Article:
Molding Plastic Gears: Frequently Asked Questions (FAQ)

When it comes to injection-molded plastic gears, Forum Plastics is uniquely qualified to assist you with design and product development. Our engineering team is specialized in gear tooling and production process implementation for performance optimization and moldability. Forum focuses on developing tools and mold products to ensure repeatability and part accuracy to meet your exact specifications.

Here are answers to some frequently asked questions to help you understand Forum’s precision plastic gear capabilities.

Gear tooth design: Tooth design is one of the most critical aspects of a quality gear. The involute profile affects mesh efficiency, noise, vibration, wear, gear train accuracy (timing or distance applications), and overall life/number of cycles.

Overall part design: Part design is important when considering injection-molded gears. Unlike metal gears, plastic gears need special attention in terms of uniform wall thickness, gate location, number of gates, and ejection. In addition to part design, tool design is just as important. In order to achieve a high-quality AGMA standard gear, there are many factors that need to be included in the tool, including interlocking cavities, consistent and uniform cooling lines, accurately cut tooth forms, and fine surface finishes for the tooth profile itself and the rest of the geometry that is in the line of draw. Distortion from sticking during ejection can have serious effects on gear quality.

Gear layout: When properly designed, plastic gears can transmit significant loads without having to be oversized when compared to metal gears. This is a benefit for designers who are looking to reduce cost while keeping a gear train layout in an existing footprint.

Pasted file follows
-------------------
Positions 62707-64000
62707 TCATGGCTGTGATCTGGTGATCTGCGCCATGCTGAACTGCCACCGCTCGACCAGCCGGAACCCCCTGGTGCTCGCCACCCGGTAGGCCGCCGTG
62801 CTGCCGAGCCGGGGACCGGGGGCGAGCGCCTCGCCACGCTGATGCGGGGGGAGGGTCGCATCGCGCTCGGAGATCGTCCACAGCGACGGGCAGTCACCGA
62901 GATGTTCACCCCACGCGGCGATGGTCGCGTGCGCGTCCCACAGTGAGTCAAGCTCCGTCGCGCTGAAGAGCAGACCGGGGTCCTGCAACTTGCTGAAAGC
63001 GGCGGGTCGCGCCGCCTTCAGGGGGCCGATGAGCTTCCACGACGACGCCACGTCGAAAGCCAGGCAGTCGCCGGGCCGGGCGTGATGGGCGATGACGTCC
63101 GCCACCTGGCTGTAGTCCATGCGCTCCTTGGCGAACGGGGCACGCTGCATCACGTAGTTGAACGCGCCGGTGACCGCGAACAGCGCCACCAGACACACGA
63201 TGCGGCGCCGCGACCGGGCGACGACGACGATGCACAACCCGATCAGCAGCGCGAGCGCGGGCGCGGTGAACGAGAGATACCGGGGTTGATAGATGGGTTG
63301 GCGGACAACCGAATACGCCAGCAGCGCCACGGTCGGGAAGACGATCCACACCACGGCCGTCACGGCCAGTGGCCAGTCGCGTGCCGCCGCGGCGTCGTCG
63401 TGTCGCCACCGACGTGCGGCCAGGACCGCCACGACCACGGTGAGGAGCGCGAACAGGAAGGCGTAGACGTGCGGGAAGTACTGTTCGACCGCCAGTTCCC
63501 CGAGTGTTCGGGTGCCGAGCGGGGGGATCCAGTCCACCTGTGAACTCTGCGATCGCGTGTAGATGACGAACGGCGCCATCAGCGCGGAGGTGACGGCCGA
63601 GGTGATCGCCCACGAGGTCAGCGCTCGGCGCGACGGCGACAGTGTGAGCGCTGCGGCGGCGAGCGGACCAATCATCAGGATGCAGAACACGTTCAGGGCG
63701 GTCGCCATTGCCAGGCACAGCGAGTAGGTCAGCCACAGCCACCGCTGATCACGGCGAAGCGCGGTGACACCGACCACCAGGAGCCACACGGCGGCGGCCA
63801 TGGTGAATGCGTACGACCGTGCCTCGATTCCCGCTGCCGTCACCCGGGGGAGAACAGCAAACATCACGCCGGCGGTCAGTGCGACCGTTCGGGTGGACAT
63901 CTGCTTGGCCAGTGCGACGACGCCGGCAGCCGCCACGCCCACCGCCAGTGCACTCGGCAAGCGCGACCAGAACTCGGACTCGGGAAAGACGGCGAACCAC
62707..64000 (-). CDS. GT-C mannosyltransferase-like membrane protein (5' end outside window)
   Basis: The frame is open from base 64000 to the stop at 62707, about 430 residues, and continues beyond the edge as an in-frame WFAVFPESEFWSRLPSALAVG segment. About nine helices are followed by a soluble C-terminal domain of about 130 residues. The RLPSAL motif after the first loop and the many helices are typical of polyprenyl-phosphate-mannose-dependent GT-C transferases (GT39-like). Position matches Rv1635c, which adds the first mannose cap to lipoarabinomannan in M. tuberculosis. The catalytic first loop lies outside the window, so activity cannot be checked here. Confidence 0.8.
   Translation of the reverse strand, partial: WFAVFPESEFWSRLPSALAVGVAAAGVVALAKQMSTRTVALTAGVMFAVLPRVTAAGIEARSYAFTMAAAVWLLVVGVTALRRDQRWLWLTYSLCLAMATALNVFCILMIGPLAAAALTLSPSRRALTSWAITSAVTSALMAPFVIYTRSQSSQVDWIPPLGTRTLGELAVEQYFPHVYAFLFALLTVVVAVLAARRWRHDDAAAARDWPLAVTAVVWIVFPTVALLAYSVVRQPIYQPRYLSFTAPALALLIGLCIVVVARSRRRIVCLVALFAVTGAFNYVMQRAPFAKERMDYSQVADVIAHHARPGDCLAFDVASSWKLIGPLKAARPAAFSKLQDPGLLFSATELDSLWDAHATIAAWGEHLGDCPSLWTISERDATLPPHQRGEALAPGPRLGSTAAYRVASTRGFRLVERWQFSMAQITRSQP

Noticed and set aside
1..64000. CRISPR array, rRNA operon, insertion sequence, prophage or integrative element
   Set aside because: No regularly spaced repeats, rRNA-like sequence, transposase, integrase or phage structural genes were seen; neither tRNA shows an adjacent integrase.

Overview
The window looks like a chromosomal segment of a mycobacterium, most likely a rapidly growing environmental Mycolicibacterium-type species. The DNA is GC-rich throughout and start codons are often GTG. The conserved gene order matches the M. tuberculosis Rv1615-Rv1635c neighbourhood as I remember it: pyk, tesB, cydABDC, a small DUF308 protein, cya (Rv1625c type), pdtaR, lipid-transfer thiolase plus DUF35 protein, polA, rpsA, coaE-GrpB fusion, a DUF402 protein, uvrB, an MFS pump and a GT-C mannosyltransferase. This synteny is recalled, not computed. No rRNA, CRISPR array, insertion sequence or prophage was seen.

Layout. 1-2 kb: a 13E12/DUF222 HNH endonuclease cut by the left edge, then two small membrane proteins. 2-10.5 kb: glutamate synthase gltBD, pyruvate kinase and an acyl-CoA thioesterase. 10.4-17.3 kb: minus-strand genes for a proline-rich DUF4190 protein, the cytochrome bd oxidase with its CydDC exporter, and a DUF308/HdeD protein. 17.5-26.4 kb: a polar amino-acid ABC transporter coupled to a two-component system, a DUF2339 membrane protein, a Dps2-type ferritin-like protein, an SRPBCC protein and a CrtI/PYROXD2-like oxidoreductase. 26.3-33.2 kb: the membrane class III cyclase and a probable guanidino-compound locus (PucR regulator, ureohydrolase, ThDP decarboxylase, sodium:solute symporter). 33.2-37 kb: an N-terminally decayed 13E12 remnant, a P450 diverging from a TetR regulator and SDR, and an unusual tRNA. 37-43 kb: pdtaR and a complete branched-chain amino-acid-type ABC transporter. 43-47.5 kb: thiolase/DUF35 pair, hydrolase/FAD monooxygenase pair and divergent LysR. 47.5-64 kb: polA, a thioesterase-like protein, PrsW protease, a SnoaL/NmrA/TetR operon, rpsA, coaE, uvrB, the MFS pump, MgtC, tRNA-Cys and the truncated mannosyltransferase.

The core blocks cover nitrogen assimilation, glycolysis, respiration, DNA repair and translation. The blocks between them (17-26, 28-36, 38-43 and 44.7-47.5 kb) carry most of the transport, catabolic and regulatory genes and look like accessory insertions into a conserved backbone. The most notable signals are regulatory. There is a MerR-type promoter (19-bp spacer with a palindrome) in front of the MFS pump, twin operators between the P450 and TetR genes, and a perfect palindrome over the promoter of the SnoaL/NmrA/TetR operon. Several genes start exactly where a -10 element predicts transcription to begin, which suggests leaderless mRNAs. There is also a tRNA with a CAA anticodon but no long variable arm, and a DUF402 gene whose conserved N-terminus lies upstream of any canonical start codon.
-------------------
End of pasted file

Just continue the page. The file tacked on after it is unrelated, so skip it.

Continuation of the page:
There are many materials to consider when designing plastic gear trains. The majority of gears use materials in the Acetal family, both co-polymer and homo-polymer. These materials typically have added lubricants to help extend life and reduce wear. However, Acetals have large shrink rates and care must be taken in the product design to account for this. Other materials to consider include Nylons and PEEKs.

All of these materials can have fillers such as glass fiber or beads to help add strength to a tooth form. For commodity, low-grade gear trains, many other materials can be used since their AGMA quality standards may not be as tight.

Having a good contact ratio between mating gears is essential to reduce wear, extend life, and reduce the need for lubrication. It’s important to understand the slide/roll ratio between mating gears. A perfect gear mesh will consist of full roll contact. When gear teeth slide during meshing, this promotes wear and can lead to tooth face pitting and premature failure of the gear.

Depending on the application, a gear train may not need lubrication. If lubrication is added, be sure to understand the chemistry of the lubricant and whether it may have an effect on the plastic you are using.

Part geometry plays an important role in how uniform or round a gear will be after it is molded. Just as critical is how many gates are used to fill the part and their locations on the part. A gear with three gates evenly spaced on its face will produce an out of round condition with three high spots (peaks) and three low spots (valleys). Using five gates will still cause an out of round condition, but its magnitude will be reduced since the gear diameter (consisting of 360°) is broken into five segments (between the gates) and not three. This holds true with the more gates you add.